Ledger Lines in Music
Ledger lines in music allow composers to write notes that do not fall within the five lines of the stave.
You only need to know up to two ledger lines for grade 2, however hopefully after this lesson you will know enough to work out notes on as many ledger lines as you want.
The first ledger line note
We have already looked at a note with a ledger line when we explored the Musical Alphabet in Grade 1.
This note is the middle C:
Let’s have a look at the middle C again.
When you need to write a note outside of the five stave lines, you can write additional lines to increase the length of the stave, for that one note.
Therefore, the middle C will need one extra line added on to the stave. In the treble clef the line needs to be added below the stave, in the bass clef it needs to be added above the stave:
This line is called a ledger line.
The note is then simply put on, above, or below the ledger line, just like all other notes are in music.
Two Ledger Lines
You can have any number of ledger lines, but as you can see below, it can get confusing:
Thankfully, you only need to know about the notes up to two ledger lines.
Lets look at the notes above the stave first.
Like we discussed in the Musical Alphabet Lesson, there is one note on each line and between each line on the stave (the ledger lines simply continue the stave!).
You also learnt that the notes go from A to G, and then start over from A again.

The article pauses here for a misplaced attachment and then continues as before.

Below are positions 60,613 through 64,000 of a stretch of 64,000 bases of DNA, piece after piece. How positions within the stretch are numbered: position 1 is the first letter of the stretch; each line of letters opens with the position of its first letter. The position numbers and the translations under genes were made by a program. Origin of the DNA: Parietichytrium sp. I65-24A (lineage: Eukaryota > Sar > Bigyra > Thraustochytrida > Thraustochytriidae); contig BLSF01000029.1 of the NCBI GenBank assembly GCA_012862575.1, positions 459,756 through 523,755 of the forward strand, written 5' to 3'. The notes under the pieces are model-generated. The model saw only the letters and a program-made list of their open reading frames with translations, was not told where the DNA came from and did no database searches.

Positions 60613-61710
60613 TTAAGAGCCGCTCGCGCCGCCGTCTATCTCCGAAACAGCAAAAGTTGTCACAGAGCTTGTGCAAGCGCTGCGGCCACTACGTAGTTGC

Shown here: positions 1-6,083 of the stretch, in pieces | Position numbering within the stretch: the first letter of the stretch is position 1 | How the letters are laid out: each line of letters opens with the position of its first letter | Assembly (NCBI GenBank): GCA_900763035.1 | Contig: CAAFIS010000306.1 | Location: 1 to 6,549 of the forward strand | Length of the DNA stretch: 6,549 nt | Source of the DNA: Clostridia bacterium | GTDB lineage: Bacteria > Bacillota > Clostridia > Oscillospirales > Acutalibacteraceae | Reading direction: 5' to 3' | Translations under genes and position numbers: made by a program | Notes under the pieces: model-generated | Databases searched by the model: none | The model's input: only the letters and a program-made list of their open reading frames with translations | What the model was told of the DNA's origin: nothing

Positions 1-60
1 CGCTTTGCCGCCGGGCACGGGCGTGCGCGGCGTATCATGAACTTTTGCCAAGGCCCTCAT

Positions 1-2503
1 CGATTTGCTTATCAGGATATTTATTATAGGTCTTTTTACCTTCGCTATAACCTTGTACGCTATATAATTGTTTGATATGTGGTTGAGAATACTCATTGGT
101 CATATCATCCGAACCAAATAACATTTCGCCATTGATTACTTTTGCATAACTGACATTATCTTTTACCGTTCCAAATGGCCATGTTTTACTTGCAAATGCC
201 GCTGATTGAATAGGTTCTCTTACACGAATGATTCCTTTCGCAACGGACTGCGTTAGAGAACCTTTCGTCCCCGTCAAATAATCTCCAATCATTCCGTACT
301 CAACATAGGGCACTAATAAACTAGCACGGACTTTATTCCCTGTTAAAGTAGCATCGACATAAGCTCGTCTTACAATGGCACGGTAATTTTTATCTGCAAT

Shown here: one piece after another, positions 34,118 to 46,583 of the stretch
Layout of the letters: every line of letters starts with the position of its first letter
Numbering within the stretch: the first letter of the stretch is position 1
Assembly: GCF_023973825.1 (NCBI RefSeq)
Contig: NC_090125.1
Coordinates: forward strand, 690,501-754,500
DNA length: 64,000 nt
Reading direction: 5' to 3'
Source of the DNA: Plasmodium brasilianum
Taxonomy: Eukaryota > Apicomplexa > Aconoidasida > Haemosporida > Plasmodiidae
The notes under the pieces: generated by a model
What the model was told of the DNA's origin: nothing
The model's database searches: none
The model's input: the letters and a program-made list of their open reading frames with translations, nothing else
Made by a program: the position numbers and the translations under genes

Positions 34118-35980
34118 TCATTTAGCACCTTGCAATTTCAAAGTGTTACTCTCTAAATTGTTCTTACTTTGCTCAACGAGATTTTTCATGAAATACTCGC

Therefore, the labelled notes above the stave in the both are below:
Now lets look at the notes below the stave:
Rewriting in a different clef
You may be asked in the exam to rewrite a passage of music in a different clef.
To do this, it is helpful if you understand what the ledger line notes are equal to in the opposite clef. Below is an image where another in the top stave, are the same as the note directly underneath it, despite them being in two different staves.
Therefore, if you are given a G in the bass clef, and you have to rewrite it into a G in the treble clef, you will know which note to do.
It may be helpful if you write out the ledger line notes on a seperate piece of paper given to you in the exam and label them, so you can make this association quicker.
In the trinity exam, (not ABRSM, although it is useful to know regardless!), you will be expected to know how to transpose notes down or up an octave.
To transpose something is to change it’s position.
Therefore, when a question asks you to transpose a note or melody down an octave, it simply means to rewrite it an octave lower.
To transpose down an octave, the notes will be moved down until they reach the same note name, as such:
This shouldn’t be too difficult, however it can be very easy to make mistakes, so make sure you check it very carefully!